A man tries to figure out why his best friend isn't his mother in this comedy written and directed by Albert Brooks. John Henderson (Brooks) is a neurotic, self-obsessed writer whose relationships with women have been almost uniformly disastrous. Middle-aged and single, John decides that he must come to terms with his problems with women, and he decides to start with the first significant female relationship of his life -- his mother, Beatrice (Debbie Reynolds). John arrives at Beatrice's house and announces that he's moving back into his old room until he can resolve his issues with her. Beatrice politely plays along, but she is more puzzled by John's behavior than anything else. John and Beatrice soon find that they spend less time trying to resolve their differences than arguing if salads can be frozen or if you can really tell the difference between premium ice cream and the supermarket's store brand. Rob Morrow plays John's brother, and Lisa Kudrow plays one of John's less compatible blind dates. ~ Mark Deming, Rovi
Is underappreciated one word? I'm not sure. If you watch this movie, listen to this movie. Watch it more than once. The dialog, while subtle is brilliant, which is too over used to be helpful. It is witty and clever and lets you see who these complicated people really are. I have seen it many times and I laugh out loud still. Debbie Reynolds is perfection. This is the movie you want to show to your mother so she'll see what she does to you, but you don't cos she just won't get it.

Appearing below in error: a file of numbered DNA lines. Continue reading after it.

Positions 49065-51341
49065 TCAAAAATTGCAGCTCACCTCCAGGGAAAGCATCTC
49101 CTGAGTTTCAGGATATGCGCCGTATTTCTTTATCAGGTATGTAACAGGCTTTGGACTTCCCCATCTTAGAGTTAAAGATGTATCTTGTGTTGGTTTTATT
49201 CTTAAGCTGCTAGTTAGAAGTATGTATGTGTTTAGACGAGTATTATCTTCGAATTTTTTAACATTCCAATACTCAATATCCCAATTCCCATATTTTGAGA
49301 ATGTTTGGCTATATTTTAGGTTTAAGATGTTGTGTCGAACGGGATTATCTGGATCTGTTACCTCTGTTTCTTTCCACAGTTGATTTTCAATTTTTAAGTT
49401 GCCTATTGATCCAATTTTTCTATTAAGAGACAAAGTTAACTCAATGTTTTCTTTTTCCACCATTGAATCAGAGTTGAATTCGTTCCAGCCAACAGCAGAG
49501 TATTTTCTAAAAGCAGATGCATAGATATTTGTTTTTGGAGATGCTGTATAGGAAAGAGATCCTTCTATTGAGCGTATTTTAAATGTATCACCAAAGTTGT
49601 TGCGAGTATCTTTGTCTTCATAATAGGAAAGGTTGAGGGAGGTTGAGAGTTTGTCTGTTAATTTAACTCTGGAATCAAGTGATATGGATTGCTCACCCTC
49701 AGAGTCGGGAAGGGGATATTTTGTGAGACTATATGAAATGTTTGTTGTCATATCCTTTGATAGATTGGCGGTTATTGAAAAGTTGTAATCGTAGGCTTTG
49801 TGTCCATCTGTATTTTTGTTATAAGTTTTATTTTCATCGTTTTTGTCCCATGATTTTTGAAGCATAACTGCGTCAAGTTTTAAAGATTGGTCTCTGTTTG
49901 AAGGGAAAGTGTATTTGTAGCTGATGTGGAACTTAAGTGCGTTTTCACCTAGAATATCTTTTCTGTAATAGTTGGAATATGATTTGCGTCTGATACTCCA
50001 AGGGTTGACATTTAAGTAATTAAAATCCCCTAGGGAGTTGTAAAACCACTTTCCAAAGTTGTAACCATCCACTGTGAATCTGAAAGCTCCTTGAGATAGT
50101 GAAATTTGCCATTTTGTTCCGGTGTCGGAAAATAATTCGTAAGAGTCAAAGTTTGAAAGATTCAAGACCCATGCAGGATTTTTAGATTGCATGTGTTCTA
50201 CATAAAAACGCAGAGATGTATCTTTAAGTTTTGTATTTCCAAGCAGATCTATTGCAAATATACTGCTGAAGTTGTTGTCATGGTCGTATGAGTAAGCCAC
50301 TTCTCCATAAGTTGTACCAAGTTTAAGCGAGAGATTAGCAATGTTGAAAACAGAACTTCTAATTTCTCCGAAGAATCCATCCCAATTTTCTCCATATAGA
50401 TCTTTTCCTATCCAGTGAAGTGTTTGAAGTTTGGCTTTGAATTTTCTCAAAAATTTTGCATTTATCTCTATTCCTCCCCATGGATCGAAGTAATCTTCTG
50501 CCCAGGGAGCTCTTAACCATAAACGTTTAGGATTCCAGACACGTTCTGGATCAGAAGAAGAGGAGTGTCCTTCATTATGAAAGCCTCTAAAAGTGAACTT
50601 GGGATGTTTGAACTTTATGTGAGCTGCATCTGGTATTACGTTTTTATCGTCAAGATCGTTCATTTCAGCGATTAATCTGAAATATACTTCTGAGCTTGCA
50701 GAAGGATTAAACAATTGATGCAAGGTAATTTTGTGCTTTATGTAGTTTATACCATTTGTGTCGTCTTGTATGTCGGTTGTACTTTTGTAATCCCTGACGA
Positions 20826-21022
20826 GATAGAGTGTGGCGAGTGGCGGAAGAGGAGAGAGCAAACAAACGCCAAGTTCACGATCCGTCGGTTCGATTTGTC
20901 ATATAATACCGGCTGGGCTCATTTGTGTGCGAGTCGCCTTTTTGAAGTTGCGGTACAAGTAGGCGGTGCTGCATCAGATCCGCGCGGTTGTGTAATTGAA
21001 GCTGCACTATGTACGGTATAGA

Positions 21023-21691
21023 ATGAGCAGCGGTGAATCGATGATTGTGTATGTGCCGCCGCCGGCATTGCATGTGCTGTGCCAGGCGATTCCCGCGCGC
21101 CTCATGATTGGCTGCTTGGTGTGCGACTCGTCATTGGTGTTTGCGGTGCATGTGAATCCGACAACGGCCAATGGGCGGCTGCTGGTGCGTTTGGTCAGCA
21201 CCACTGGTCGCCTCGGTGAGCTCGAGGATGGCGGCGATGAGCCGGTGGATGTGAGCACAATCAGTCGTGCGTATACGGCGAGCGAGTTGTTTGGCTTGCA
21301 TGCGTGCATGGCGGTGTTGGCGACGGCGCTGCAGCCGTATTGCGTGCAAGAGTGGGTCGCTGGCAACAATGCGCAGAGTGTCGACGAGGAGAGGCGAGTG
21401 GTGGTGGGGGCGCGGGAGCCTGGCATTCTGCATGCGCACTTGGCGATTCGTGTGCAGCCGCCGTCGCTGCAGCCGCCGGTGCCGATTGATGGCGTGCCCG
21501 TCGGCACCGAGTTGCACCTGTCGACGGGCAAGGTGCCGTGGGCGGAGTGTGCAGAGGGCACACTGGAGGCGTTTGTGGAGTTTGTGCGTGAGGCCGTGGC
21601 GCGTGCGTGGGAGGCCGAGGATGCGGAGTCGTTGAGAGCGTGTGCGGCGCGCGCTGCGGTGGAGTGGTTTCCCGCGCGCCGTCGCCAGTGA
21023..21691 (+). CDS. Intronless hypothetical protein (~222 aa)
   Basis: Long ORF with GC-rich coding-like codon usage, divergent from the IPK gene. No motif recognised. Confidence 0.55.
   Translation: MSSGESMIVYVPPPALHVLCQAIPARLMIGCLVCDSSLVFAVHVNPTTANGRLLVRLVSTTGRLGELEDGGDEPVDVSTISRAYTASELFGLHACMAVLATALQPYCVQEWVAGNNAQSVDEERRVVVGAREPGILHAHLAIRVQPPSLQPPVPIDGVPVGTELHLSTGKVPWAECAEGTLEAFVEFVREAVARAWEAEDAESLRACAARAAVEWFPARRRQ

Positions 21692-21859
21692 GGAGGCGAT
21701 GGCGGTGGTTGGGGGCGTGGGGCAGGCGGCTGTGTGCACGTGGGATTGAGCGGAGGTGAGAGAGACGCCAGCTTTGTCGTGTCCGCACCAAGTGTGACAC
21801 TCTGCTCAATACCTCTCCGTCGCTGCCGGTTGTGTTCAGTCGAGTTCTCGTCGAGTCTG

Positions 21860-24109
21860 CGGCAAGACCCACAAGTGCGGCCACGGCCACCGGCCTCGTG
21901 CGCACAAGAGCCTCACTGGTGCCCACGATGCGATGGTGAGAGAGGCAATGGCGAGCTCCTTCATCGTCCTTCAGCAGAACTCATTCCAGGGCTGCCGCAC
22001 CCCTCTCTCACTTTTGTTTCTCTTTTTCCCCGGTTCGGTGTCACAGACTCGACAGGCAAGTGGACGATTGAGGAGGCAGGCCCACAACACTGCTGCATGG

Albert Brooks is at his best in this film and Debbie Reynolds was really perfect as she underacted as opposed to doing the charicature of a Jewish mother. The scene with the cheese and the ice cream is truly one of the funnier scenes I've seen in a long time. The true humor lies with the two brothers and their relationship with their mother. Brooks is supposed to be the "neurotic" one and his "successful brother" the picture of a stable guy with his house and 2.5 children who obviously has a problem when his brother chooses to move-in with mom to try to figure out how he became the man he is. The premise was wonderful and very well presented and I often saw visions of my own brother as the successful, mentally healthy child, with me being the out-of-control one on my own quest to find out the ever pressing question: "how did I get to be this way?"
An very funny and enjoyable movie that reminds one of their own quest for their identity in relation to their siblings.
A bit slow in spots, but generally a very good film. Not as good as "Looking for Comedy in the Muslim World," but a close second. This is a definite must-see for any Albert Brooks fan. Debbie Reynolds and Rob Morrow were great. Albert Brooks wasn't bad either!